Tiny Luttrell, by E. W. Hornung

Chapter 15.

The Invisible Ideal.

On the flags of a London square, some days later, Ruth repeated the sigh that had succeeded on Gallow Hill, and once more Christina asked her what was the matter.

“I was thinking,” said Ruth with a confidence born of the former occasion, “that one day all this, too, would have been more or less yours.”

“All what, pray?”

“Every brick and slate that you can see! All this is part of the Dromard estate; they own every inch hereabouts.”

Christina’s next remark was a perfectly pleasant one in itself, only it referred to a totally different matter. And thus she treated poor Ruth. At other times she would herself rush into the subject without warning, and out of it the moment it wearied or annoyed her; to follow her closely in and out required a nimble tact indeed. Nor was it easy to know always the right thing to say, or at all delightful to feel that the right thing today might be the wrong thing tomorrow. But into this one subject Ruth was as ready to enter at a hint from Tiny as she was now contented to quit it at her caprice. The elder sister’s patience and good temper were alike wonderful, but still more wonderful was her faith. Instinctively she felt that all was not over between Tiny and Lord Manister, and like many people who do not pretend to be clever, and are fond of saying so, she believed immensely in her instincts. It must not, however, be forgotten that her wishes for Tiny were the very best she could conceive; and it should be remembered that she had nobody but Tiny to watch over and care for, to think about and make plans for, during the long days when Erskine was in the City. This was the great excuse for Ruth, which never occurred to her husband, and was unknown even to herself. Christina was her baby, and a very troublesome, bad baby it was.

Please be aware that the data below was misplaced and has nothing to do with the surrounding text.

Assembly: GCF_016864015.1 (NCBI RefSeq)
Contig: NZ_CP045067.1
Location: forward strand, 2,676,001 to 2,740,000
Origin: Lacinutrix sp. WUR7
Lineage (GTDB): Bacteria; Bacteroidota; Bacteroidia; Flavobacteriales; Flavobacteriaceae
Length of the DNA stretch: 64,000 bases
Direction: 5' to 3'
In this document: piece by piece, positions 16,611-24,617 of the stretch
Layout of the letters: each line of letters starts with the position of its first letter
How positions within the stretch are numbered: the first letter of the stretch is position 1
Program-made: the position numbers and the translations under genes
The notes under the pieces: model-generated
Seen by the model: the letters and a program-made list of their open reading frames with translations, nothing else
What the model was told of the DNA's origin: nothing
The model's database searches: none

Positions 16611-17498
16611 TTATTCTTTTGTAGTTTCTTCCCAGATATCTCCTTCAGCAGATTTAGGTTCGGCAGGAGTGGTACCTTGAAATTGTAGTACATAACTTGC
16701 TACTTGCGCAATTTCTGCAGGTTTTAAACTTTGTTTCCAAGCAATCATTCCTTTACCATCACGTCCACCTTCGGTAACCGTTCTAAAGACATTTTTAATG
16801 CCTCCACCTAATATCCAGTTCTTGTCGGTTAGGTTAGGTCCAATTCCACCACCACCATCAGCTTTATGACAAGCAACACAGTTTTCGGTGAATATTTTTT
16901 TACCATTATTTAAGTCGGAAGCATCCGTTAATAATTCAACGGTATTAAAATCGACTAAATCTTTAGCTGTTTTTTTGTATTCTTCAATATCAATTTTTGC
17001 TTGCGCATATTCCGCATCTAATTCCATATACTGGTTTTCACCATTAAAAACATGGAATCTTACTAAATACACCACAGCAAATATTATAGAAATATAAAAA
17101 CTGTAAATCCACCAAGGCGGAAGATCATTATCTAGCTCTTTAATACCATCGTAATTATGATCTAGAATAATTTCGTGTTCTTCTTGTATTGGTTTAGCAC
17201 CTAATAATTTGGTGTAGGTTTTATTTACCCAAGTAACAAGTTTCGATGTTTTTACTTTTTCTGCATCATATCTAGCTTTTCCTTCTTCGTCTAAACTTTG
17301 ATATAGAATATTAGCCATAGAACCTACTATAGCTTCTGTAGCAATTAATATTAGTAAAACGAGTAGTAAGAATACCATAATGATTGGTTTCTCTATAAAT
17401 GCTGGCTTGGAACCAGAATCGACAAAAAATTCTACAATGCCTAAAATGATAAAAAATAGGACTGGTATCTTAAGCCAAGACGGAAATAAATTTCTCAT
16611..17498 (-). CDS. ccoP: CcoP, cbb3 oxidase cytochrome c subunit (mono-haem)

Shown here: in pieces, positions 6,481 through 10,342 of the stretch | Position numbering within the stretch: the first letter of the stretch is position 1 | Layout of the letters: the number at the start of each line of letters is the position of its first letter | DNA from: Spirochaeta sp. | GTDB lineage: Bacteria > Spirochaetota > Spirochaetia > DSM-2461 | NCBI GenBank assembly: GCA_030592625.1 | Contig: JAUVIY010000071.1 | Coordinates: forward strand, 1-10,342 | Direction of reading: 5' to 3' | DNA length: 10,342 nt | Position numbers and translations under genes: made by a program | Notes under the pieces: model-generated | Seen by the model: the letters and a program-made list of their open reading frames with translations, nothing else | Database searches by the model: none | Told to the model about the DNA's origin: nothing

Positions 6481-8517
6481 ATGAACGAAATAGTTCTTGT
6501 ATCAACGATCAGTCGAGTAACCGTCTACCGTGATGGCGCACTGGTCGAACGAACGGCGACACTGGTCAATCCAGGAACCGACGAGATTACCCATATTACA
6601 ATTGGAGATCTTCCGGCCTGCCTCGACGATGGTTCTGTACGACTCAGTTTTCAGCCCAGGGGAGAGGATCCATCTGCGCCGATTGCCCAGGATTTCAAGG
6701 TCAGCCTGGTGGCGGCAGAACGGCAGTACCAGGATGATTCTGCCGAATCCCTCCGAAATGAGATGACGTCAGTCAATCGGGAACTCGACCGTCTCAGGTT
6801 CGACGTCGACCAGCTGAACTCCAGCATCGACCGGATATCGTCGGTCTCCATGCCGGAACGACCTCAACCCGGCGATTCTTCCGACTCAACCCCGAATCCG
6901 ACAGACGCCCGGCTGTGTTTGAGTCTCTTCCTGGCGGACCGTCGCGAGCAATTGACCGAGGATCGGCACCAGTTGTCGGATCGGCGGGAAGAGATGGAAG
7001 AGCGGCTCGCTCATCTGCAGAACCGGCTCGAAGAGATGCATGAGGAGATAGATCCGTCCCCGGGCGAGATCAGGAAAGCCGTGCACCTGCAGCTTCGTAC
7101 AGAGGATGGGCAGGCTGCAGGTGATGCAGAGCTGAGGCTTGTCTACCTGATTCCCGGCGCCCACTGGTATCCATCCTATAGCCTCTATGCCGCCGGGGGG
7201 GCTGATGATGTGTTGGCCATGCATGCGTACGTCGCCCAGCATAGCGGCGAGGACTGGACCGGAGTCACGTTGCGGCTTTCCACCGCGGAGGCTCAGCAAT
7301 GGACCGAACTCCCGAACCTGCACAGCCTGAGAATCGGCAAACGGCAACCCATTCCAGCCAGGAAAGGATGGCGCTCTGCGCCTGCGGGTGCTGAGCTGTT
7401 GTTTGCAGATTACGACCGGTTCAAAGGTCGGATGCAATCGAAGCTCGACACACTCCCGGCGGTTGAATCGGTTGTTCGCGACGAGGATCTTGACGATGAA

But what could you expect? The girl was sufficiently worried and unsettled; she was suffering from those upsetting fluctuations of mind which few of her kind entirely escape, but which are violent in characters that have grown with the emotional side to the sun and the intellectual side to the wall. In such a case the mind remains hard and green, while the emotions ripen earlier than need be; and the fault is the gardener’s, and the gardener is the girl’s mother. Now Mrs. Luttrell was a soulless but ladylike nonentity, with an eye naturally blind to the soul in her girls. All she herself had taught them was an unaffected manner and the necessity of becoming married. So Ruth had married both early and well by the favor of the gods, and Christina had restored the average by committing more follies of all sizes than would appear possible in the time. That in which Lord Manister was concerned had doubtless been the most important of the series, but its sting lay greatly in its notoriety. It had caused a light-hearted girl to see herself suddenly in the pupils of many eyes, and to recoil in shame from her own littleness. It had made her hate both herself and the owners of all those eyes, but men especially, of whom she had seen far too much in a short space of time. What she had done in England only heightened her poor opinion of herself now that it was done. She had seen her way to an incredibly sweet revenge, only to find it incredibly bitter. In striking hard she had hurt herself most, as Erskine had divined; instead of satisfying her naturally vindictive feeling toward Lord Manister that blow had killed it. Now she forgave him freely, but found it impossible to forgive herself; and so the generosity that was in a disordered heart asserted itself, because she had omitted to allow for it, not knowing it was there. Worse things asserted themselves too, such as the very solid attractions of the position which might have been hers; to these she could not help being fully alive, though this was one more reason why she hated herself. Her first judgment on herself, if a mere reaction at the beginning, became ratified and hardened as time went on. She became what she had never been before, even when notoriety had made her reckless — an introspective girl. And that made her twisty and queer and unaccountable; for, to be introspective with equanimity, you must have a bluff belief in yourself, which is not necessarily conceit, but Tiny was not blessed with it.